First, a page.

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Haunted Spooks (1920)

Passed  -  Comedy | Short  -  14 March 1920 (USA)
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Ratings: 6.8/10 from 695 users  
Reviews: 16 user | 8 critic

After numerous failed attempts to commit suicide, our hero (Lloyd) runs into a lawyer who is looking for a stooge to stand in as a groom in order to secure an inheritance for his client (... See full summary »


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Title: Haunted Spooks (1920)

Haunted Spooks (1920) on IMDb 6.8/10

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Complete credited cast:
The Boy
Mildred Davis ...
The Girl
Wallace Howe ...
The Uncle


After numerous failed attempts to commit suicide, our hero (Lloyd) runs into a lawyer who is looking for a stooge to stand in as a groom in order to secure an inheritance for his client (Davis). The inheritance is a house, which her scheming uncle "haunts" so that he can scare them off and claim the property. Written by Herman Seifer <>

Plot Summary | Add Synopsis


Comedy | Short


Passed | See all certifications »



Release Date:

14 March 1920 (USA)  »

Also Known As:

Haunted Spooks  »

Company Credits

Production Co:

Show detailed on  »

Technical Specs


(2004 video edition)

Sound Mix:

Aspect Ratio:

1.33 : 1
See  »

Did You Know?


Despite receiving a serious injury to his hand during the making of this film, Harold Lloyd continued to do his own stunts throughout his career. See more »


[last lines]
The Girl: Say, what's our name?
See more »


Featured in American Masters: Harold Lloyd: The Third Genius (1989) See more »

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User Reviews

Very funny indeed
21 May 2003 | by (Oxford, England) – See all my reviews

This Harold Lloyd short film is very funny indeed! You cannot watch this short without laughing at something every 30 seconds!

But before I comment on this hilarious short, I disagree with the fact that this is racist. This is because F Gwynplaine MacIntyre says that the title of this movie is meant to be a racial pun: 'spooks' being a 1920s slang term for Negroes. This is, in my opinion, extremely pointless to note for this when watching this film! This is because that the film's 'spooks' are supposed to be the uncle, played by Wallace Howe, who is trying to scare the Girl, played by Milfred Davies, who has just married to the Boy, played by Lloyd. Therefore, the black servants have nothing to do with scaring them away, because they just hide behind curtains, get covered in flour after jumping in the flour, or hide in a huge pair of trousers, or caught the Uncle in disguise as a ghost!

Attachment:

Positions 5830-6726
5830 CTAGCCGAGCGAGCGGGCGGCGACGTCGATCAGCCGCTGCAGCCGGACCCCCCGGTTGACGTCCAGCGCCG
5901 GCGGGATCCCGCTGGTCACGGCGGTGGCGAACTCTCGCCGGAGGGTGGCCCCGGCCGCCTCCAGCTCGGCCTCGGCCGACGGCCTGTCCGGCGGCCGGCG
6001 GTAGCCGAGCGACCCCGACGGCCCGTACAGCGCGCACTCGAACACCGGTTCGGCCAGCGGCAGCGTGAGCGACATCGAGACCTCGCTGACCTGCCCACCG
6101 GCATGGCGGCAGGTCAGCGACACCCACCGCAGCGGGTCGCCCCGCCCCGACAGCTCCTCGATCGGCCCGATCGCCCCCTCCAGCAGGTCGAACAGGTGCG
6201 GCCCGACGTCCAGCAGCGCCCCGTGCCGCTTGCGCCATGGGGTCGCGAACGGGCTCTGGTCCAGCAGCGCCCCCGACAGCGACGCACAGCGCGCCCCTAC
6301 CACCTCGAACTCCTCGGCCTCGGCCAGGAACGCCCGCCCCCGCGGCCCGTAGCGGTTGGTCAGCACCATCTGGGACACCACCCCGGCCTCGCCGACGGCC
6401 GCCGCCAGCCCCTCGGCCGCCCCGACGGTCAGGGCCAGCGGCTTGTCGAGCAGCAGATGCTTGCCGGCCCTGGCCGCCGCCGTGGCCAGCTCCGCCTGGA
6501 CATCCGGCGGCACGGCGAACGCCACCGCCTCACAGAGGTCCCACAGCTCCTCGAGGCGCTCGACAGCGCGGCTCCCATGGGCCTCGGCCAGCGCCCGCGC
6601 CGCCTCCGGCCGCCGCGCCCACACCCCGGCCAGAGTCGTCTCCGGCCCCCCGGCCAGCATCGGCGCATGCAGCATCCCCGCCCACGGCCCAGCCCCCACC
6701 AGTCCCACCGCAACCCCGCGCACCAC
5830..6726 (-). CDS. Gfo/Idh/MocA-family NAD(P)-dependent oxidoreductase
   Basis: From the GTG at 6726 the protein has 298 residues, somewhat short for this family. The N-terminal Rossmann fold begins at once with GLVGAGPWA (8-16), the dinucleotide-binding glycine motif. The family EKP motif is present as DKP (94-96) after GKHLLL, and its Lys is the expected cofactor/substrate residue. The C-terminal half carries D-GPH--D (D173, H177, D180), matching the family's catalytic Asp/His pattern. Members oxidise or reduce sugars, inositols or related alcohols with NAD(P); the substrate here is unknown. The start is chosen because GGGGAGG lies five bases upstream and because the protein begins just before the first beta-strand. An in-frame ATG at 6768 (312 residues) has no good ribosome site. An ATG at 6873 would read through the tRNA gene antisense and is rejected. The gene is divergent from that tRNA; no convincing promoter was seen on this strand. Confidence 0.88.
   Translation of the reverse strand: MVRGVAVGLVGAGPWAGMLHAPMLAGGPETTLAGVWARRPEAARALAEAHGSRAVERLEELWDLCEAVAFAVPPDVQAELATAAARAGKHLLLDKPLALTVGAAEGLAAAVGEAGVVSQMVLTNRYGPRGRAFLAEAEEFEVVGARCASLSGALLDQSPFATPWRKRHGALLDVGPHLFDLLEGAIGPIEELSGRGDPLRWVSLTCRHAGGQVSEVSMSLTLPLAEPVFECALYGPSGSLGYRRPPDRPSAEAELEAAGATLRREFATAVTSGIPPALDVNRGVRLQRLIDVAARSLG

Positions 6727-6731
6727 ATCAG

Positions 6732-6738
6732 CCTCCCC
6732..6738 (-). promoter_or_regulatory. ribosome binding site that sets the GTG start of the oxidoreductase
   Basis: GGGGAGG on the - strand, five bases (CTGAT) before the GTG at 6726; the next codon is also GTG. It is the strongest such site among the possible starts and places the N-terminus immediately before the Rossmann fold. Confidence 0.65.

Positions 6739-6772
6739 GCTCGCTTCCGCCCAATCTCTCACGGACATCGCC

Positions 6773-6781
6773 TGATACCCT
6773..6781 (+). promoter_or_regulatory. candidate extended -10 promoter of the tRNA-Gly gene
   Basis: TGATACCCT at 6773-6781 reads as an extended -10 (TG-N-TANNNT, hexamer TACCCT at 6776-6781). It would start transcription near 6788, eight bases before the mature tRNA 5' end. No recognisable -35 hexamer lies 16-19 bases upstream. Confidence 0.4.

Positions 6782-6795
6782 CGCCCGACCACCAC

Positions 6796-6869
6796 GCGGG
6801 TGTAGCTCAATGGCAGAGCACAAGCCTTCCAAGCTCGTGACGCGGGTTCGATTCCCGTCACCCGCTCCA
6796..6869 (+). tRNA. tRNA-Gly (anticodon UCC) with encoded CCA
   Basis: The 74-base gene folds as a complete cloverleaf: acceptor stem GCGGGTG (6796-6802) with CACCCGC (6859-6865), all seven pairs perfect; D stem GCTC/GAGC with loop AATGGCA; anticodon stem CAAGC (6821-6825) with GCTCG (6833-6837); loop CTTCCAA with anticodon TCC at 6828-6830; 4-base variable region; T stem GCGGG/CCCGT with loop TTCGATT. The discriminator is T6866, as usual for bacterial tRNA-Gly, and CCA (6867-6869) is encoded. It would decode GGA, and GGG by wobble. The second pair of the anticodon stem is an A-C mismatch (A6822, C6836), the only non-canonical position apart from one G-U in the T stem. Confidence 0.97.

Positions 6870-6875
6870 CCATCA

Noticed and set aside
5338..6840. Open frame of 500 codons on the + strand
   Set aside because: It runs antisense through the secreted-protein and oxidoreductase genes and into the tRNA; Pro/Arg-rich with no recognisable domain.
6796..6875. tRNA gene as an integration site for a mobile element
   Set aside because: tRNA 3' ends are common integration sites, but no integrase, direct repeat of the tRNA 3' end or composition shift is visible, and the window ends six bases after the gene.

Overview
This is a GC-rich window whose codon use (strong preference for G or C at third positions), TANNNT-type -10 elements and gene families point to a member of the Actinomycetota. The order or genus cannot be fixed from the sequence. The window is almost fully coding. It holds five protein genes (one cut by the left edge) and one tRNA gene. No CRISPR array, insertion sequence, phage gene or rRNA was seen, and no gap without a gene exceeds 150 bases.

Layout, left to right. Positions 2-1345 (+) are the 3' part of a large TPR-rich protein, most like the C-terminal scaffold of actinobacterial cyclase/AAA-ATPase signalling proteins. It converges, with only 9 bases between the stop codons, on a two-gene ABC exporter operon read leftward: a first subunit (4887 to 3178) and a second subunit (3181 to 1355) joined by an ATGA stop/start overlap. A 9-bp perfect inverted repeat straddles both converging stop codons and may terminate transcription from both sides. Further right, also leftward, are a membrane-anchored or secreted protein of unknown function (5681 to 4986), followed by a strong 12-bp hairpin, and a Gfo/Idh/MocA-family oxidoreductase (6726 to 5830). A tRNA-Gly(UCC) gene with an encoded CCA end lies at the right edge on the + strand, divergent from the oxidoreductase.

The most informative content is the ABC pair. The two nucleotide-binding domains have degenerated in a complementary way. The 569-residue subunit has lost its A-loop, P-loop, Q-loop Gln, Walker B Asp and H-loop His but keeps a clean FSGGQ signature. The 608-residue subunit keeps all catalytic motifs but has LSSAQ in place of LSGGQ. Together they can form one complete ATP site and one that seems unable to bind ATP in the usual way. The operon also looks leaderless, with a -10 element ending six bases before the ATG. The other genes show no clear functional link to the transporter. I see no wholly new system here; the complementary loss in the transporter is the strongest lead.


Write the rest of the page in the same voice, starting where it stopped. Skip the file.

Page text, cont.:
Now I am going to discuss the film.

First of all, the casting list at the beginning of the film gives the first chuckle from the film by saying that the Girl had 'never-well,only once or twice..' and the Uncle is a 'man of sorts-we are not saying what sort'! Pretty funny... or what?

The Boy's suicide attempts are very funny too. From trying to shot himself with a water pistol, falling off a bridge over shallow water, to falling over another bridge into a boat, it's all great slapstick!

The scene in the mansion where the Boy, the Girl, and the servants run away from the 'spooks', hide behind curtains or in flour or trousers is all hilarious. I could not stop laughing at those antics!

The only criticism I have is the well appropriate score is performed in a midi format. But with a silent film to create mood without music is pretty hard. So there is nothing they could do about it when they released this onto an all-region DVD,which was were I watched it from.

Apart from that, the score for this film is fantastic. I especially enjoyed the piece of music when the Boy and Girl entered into the mansion for the first time. That was a great piece to suit the eerie mood of the place.

Also, I thought the Little Boy, played by Ernest Morrison, almost stole the show by creating the illusion of that table moving, hiding in the flour, which made him look like a ghost when he scrambled out of it, and creating that illusion with the big pair trousers really was hilarious. I was glad that Morrison went on to have a well-establsihed career until his death.

I could not agree with Spuzzum, I do wish Harold Lloyd would get more attention.While Keaton and Chaplin ruled the roost of silent comedies , Harold Lloyd is ignored like that. This is too bad, but he could do it all, prat falls, stuntwork, very subtle comedy and he was a great actor as well. Also nothings justifies this opinion any more then the 5-7 minutes of Haunted Spooks. This is because we see Lloyd as a suitor of a rich socialite competing with another suitor, and in this amazing montage, we see them ducking it out, with Lloyd easily getting the better hand of the frustrated suitor.

Overall, if I was to describe this film in three words they would be very funny indeed!

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